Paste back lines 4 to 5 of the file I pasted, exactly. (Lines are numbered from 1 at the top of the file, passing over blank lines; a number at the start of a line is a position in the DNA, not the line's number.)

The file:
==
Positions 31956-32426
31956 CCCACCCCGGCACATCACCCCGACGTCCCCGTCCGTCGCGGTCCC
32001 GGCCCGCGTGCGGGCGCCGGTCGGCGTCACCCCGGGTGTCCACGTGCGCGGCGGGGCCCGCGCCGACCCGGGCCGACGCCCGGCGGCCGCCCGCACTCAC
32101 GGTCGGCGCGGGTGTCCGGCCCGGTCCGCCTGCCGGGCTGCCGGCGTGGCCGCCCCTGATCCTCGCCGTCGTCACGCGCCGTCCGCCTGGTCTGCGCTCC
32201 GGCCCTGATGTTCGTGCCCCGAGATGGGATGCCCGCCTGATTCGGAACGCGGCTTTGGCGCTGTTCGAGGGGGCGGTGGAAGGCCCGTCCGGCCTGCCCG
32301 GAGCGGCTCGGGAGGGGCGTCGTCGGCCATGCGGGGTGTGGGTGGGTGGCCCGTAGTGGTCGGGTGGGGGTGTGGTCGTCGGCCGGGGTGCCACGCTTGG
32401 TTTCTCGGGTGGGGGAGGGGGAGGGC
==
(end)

32101 GGTCGGCGCGGGTGTCCGGCCCGGTCCGCCTGCCGGGCTGCCGGCGTGGCCGCCCCTGATCCTCGCCGTCGTCACGCGCCGTCCGCCTGGTCTGCGCTCC
32201 GGCCCTGATGTTCGTGCCCCGAGATGGGATGCCCGCCTGATTCGGAACGCGGCTTTGGCGCTGTTCGAGGGGGCGGTGGAAGGCCCGTCCGGCCTGCCCG